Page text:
STEM – NASA Teleconference
There was an exclusive opportunity for the ‘What’ll happen to the wattle??!’ schools last week. Wyvern submitted a video last year and is now 1 of 150 schools who will receive and plant Wattle seeds in August 2021 that have been to Space (The International Space Station).
This exclusive opportunity happened on Thursday March 25th at 11.00am Sydney time, where we had a group of boys interact with an amazing guest speaker via teleconference. Todd Barber is the NASA JPL lead propulsion engineer for the Mars 2020 mission and he presented about Perseverance and the Mars mission. The Year 5 and 6 boys who were selected have already given up lunchtimes to find out about the NSW Young Scientist competition and have demonstrated a keen interest in Space exploration. 24 Students submitted questions and watched this presentation online.
Todd Barber is a JPL senior propulsion engineer, spending two decades as lead propulsion engineer on the Cassini mission to Saturn, following part-time work on the Mars Exploration Rover (MER) mission, Deep Impact (DI) mission, and the Mars Science Laboratory (MSL) mission, which landed the large rover Curiosity on the red planet on August 5th, 2012. He also recently began supporting the Soil Moisture Active Passive (SMAP) mission and was the Mars 2020 propulsion lead engineer for operations. Much to Todd’s delight, he is now supporting the Voyager mission as well, more than forty years after the launch.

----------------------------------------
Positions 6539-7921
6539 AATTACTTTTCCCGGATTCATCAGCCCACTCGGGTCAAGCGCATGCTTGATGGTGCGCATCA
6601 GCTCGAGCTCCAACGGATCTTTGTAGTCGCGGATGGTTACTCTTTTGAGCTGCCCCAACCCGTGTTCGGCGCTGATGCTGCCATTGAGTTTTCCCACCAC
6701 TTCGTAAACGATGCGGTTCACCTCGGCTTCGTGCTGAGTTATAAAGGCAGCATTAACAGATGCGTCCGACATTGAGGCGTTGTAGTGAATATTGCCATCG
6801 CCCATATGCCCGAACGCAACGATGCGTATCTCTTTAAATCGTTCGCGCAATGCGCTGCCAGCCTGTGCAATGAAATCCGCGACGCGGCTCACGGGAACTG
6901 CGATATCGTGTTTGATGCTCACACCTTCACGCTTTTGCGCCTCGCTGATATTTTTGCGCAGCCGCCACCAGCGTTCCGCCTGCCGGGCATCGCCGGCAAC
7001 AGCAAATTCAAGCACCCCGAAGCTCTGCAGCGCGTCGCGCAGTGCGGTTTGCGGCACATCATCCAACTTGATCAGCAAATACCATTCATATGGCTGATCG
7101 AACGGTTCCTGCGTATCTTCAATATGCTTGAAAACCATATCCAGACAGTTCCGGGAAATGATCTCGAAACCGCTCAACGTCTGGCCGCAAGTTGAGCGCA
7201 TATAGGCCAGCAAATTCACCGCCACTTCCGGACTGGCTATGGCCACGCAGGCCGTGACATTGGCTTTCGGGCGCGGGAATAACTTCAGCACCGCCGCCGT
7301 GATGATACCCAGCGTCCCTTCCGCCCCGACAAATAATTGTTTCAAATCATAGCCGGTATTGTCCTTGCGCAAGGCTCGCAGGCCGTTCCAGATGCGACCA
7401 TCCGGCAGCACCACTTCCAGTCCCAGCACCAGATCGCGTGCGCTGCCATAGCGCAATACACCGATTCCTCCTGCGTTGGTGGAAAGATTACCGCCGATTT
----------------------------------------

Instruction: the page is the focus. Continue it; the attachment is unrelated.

Here are some thoughts from the students:
I liked the hidden codes that the JPL engineers left on the Perseverance Rover. The wheels had morse code for JPL repeated all over them. The parachute had a secret code you had to crack that stood for the JPL motto ‘Dare Mighty Things’. I also enjoyed how the NASA ground people celebrated when the Perseverance finally touched down on Mars.
Bryant Diep 5B
I found the teleconference very interesting – I learnt a lot about the Perseverance and Mars itself.
Fred L’Estrange 5B
My favourite part was finding out about the ‘What’ll happen to the wattle’ experiment. Also how all the rovers evolved – the ‘family bumper sticker’ of all the rovers that went before Perseverance, that is stuck at the back of Perseverance, made me laugh.
Kyan Pavendranathan 5T
The laser that the Perseverance shoots at Mars’ rocks to find out the composition and to collect samples is really cool.
Xavier Forsell 5O
I liked the parachute landing of the Perseverance Rover on Mars – it shoots rockets downwards to slow down because the three parachutes can’t collect enough air on Mars’ thin atmosphere.
Arun Thanigasalem 5B